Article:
He could see the toad's face light up a little. "Star Wolf didn't want the aparoids to win, but I bet they wouldn't have minded if we'd died on the way out... you think?"

"I don't know what to think," Fox said. Star Wolf, especially his rival, had been on and off his mind for most of the war, and he was beginning to tire of dwelling on them so much, because he never made any progress in figuring them out. "I don't think we should bother."

"I think," Krystal said, "that we should stop talking about the war and try to relax ourselves."

"Yeah." Fox tapped his knuckles against the neoglass of the windows, as if the motion would help him concentrate. "I mean, that's why we're here, right? And there's nothing we can do about them, anyway."

"Well," Peppy said, already starting towards the door to the hall with the closest elevator, "Let's go see the city."

The others trailed after him, talking amongst themselves. Fox followed, and soon Krystal was at his side. "Do you have any plans for tonight, Fox?"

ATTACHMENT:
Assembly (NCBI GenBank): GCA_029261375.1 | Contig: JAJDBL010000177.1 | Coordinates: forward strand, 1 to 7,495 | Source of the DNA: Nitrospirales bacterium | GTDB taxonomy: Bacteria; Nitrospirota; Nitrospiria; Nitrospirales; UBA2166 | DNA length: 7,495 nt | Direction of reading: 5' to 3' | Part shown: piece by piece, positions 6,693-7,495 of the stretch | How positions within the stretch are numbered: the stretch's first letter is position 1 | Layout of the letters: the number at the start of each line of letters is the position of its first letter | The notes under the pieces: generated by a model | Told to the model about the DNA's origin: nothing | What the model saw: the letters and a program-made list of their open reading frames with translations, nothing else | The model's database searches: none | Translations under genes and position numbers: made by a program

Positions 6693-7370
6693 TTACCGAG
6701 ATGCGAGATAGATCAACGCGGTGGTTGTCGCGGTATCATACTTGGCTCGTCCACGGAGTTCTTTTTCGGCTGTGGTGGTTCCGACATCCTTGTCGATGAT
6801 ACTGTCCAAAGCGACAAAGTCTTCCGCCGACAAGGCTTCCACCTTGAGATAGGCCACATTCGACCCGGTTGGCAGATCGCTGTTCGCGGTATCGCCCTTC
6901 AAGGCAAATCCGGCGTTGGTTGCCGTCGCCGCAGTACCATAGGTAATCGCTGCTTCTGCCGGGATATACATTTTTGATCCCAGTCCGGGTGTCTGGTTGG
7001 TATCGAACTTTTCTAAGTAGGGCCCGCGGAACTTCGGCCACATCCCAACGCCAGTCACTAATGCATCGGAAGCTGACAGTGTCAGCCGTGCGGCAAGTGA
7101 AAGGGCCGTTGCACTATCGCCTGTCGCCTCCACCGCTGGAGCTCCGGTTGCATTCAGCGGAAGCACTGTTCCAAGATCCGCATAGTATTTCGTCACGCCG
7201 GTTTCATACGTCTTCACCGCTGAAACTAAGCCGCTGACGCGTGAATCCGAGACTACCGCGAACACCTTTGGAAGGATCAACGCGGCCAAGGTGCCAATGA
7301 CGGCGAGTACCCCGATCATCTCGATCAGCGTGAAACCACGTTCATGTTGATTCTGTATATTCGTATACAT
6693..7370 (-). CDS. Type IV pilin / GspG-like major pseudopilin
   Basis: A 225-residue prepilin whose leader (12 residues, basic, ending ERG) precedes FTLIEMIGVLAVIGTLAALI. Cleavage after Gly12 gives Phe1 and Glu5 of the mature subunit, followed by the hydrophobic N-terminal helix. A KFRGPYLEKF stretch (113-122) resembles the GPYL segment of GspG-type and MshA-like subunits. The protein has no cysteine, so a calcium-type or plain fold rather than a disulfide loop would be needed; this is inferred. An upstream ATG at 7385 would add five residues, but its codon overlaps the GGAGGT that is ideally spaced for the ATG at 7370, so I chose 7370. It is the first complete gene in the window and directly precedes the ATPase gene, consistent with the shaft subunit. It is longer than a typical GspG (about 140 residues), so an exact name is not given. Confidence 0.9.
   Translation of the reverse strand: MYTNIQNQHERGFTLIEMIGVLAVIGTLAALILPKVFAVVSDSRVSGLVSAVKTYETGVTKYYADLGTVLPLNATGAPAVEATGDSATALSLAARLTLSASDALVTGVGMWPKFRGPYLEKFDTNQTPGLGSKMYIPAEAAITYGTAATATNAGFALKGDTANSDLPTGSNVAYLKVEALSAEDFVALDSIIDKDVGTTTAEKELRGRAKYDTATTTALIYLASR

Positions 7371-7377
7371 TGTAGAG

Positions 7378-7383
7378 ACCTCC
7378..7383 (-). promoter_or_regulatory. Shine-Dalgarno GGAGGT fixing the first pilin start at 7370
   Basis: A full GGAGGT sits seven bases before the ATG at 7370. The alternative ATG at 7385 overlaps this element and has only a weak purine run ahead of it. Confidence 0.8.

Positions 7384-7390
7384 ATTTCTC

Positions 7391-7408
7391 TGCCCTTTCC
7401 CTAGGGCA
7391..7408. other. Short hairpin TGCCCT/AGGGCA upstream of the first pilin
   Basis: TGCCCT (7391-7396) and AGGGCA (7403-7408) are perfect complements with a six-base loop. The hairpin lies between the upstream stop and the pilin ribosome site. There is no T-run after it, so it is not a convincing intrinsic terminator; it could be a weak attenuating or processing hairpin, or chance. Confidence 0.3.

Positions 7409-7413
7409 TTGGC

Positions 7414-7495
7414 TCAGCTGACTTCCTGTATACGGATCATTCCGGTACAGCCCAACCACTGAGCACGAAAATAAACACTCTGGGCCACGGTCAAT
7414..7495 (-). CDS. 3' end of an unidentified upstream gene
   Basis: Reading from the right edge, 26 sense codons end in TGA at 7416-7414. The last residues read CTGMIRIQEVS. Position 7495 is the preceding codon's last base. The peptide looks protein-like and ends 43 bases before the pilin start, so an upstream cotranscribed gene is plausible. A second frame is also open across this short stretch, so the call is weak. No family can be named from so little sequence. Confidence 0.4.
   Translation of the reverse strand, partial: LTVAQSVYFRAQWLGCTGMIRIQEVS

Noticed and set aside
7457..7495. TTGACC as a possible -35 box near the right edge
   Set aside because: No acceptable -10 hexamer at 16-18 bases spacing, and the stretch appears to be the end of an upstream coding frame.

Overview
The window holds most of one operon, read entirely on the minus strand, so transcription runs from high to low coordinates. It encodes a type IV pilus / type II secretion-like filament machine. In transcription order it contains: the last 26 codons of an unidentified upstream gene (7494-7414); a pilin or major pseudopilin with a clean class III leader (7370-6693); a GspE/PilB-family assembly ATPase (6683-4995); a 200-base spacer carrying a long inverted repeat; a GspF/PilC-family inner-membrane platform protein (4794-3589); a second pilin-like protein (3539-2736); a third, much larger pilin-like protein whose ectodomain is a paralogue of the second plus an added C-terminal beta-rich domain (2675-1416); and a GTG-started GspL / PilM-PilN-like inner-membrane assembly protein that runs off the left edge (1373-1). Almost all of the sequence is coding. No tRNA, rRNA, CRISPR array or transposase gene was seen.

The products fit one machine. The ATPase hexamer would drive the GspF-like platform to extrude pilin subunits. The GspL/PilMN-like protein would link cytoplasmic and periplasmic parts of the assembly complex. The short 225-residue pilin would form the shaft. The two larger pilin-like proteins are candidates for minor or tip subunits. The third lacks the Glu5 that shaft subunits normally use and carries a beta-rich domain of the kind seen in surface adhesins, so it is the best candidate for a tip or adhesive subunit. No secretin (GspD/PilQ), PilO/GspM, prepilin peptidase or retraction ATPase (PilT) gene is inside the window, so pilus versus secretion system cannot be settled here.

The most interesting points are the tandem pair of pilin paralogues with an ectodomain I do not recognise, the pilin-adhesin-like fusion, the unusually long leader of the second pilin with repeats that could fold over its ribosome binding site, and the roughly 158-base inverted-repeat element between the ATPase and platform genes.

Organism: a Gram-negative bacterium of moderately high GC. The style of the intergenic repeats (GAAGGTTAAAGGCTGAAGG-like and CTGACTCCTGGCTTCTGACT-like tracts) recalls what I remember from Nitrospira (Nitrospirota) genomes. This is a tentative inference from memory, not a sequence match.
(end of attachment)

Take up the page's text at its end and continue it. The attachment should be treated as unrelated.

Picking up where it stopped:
Fox thought for a minute, then shrugged. "Really, I've had enough plans for a year or three. I'll improvise."

The Zonessian seaside was one of those places you saw in travel brochures scattered throughout the system, the kind of place that everyone knew of, but far fewer have been to. Fox, sprawled on his team-logoed blanket and comfortably full from the bowl of Kani soup he'd consumed half an hour ago, couldn't help noticing that, despite Andross's invasion nearly ten years ago, the shores were still the same as the last time he'd been here: beautiful blue oceans, tropical weather, and sandy beaches, host to citizens from all demographics.

He couldn't prevent his eyes from following the bystanders, drawing him to a lapine couple, a young female cheetah, a middle-aged male wolf... unlike Fox, who was dressed in his normal casual attire, marred only by the addition of sunglasses, the vast majority of them wore only swimsuits. To him, who was used to the flight jumpsuits and full uniforms Star Fox wore in space, it looked almost absurd. And most of the civilians were grinning, talking amongst themselves while their cubs chased each other across the beach, Andross and the Aparoids far from their minds.